UM Researchers Work to Identify Lead Contamination in Drinking Water

By Mahfuzul Haque
School of Journalism and New Media Student

Contaminated Water

Hear from National Sea Grant Law Center Director Stephanie Showalter-Otts on the issue of water contamination. Video by Mahfuz Haque. — Hotty Toddy News is the trusted source for news, sports, and more in the LOU community. Follow us (@HottyToddyNews) for the latest coverage.

An interdisciplinary research team is identifying lead contamination in drinking water in Jackson and the Mississippi Delta by testing the quality of water collected from households and informing them about contamination levels.

Led by Stephanie Otts, director of the National Sea Grant Law Center at the UM School of Law, the team also includes John Green, director of the UM Center for Population Studies, Kristine Willett, professor of Pharmacology and Environmental Toxicology in the UM School of Pharmacy, and Cristiane Surbeck, associate professor in the UM School of Engineering.

The team has partnered with several community organizations, including Tri-County Workforce Alliance, Green and Healthy Homes Initiative, and Mississippi Urban League. These partners organize workshops and invite stakeholders to talk about environmental health, water quality, and lead contamination.

“If residents agree to get their water tested, the community partners then give them a bottle with detailed instructions about collecting water samples,” Green said. The residents take the bottles home and return them filled with water samples. They also complete a survey.

“The research team sends the water samples to a laboratory in the School of Pharmacy and then analyze the survey data at the Center of Population Studies,” Green said.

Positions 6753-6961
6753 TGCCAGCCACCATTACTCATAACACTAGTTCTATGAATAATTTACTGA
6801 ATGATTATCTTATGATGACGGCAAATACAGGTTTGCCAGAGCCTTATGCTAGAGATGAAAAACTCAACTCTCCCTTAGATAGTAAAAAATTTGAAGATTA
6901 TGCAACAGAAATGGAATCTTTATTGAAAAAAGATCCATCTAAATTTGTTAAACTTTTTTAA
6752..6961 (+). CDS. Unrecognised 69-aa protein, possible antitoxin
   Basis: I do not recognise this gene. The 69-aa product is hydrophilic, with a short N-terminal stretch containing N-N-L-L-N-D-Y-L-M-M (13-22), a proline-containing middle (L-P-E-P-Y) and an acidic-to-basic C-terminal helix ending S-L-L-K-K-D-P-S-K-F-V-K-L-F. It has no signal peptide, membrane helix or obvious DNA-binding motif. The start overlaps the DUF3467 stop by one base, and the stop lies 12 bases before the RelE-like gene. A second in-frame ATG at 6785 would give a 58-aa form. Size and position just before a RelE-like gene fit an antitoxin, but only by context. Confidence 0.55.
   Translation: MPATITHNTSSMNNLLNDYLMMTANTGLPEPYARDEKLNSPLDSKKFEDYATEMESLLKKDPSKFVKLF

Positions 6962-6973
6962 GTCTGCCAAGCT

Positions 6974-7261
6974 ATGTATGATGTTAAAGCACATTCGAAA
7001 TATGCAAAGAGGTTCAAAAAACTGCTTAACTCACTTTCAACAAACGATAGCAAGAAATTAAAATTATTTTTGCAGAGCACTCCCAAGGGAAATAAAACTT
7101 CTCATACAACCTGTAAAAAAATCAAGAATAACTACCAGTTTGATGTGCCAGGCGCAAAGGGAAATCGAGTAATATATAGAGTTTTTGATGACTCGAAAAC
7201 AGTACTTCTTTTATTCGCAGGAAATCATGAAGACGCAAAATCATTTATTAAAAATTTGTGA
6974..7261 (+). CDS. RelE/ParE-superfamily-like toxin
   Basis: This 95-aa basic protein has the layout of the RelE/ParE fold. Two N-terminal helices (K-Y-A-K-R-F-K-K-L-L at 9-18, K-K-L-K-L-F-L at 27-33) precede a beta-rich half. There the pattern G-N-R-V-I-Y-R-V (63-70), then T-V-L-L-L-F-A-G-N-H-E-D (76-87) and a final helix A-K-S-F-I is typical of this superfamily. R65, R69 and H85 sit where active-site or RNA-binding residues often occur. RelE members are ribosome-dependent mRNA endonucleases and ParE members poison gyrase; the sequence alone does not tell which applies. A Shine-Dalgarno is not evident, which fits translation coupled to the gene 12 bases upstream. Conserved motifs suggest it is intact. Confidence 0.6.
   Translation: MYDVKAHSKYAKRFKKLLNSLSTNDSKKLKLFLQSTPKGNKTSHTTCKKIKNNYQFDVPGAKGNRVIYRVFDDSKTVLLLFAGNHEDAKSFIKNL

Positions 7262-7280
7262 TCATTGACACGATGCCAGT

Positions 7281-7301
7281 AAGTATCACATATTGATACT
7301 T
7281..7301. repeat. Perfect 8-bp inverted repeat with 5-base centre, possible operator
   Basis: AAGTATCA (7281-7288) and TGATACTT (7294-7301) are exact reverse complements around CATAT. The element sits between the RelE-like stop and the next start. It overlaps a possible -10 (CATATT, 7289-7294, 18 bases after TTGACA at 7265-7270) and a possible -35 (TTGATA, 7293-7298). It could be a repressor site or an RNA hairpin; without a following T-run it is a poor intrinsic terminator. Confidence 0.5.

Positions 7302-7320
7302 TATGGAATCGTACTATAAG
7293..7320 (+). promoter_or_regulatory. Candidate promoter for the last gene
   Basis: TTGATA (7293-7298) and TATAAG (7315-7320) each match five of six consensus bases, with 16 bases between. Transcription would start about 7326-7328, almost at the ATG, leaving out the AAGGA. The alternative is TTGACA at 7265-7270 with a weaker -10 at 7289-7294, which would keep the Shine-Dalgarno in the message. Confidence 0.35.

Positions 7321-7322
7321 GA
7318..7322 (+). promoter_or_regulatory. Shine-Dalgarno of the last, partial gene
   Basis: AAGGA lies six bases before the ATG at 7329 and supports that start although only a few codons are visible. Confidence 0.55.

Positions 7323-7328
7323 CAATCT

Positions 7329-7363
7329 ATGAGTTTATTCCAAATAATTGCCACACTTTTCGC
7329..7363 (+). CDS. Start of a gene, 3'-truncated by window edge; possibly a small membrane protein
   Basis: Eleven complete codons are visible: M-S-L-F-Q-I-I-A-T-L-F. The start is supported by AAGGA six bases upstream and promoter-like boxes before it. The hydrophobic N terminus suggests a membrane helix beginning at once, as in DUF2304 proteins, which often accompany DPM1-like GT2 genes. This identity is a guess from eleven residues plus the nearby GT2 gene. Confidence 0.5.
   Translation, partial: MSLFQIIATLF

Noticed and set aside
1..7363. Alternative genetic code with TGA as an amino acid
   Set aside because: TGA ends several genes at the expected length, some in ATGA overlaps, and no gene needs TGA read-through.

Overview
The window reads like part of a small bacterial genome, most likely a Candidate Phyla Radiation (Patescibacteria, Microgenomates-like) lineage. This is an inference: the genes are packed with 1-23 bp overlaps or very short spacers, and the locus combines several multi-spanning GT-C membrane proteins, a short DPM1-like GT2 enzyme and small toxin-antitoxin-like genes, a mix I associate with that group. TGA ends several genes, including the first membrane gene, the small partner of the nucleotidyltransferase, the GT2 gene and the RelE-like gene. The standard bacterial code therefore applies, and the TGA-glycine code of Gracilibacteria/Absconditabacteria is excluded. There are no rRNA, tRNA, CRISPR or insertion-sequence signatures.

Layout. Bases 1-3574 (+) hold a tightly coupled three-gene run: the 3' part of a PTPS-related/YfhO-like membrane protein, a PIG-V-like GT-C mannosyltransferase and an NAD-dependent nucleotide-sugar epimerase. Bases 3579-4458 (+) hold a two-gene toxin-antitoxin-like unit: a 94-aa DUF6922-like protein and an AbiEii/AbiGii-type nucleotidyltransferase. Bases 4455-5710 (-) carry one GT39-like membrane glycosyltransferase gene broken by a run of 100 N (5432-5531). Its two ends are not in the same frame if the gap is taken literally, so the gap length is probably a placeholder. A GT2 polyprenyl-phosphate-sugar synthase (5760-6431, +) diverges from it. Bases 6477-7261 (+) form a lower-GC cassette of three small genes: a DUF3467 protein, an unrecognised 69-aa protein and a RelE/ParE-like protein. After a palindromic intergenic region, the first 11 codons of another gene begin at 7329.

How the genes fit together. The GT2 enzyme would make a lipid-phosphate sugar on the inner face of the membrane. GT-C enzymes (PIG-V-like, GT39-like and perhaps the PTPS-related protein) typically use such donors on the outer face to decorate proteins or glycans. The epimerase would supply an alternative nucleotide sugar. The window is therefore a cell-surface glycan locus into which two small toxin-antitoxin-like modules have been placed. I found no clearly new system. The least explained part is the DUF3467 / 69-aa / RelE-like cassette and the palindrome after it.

“Once the test is done, we mail participants a letter describing the level of lead we found and the cautionary measures that members of the household need to take,” Otts said.

Lead, a highly toxic metal that persists and accumulates in a person’s body over time, can be extremely harmful to humans, even at low levels. Exposure in adults can cause brain damage, hypertension, stillbirths, miscarriages, infertility, and kidney disease.

“Infants and young children are the most vulnerable to lead exposure,” Otts said. “Even a low dose can damage a child’s nervous system, affect growth, impair hearing, and cause learning disabilities.”

Some communities in Jackson and the Mississippi Delta are experiencing elevated levels of lead in drinking water. Water pipes connected to households for water supply are often responsible for lead contamination.

“Plumbing system of these neighborhoods is very old, which is making water riskier,” Surbeck said.

The researchers have tested water samples from over 200 households so far.

“Among them, about 5 percent of samples came back with lead levels of public health concern,” Otts said.

Through this project, the team is trying to let community residents know about lead contamination and strategies to combat the exposure to lead.

“We also want to know the best ways of engaging community residents to get their water tested,” Green said.


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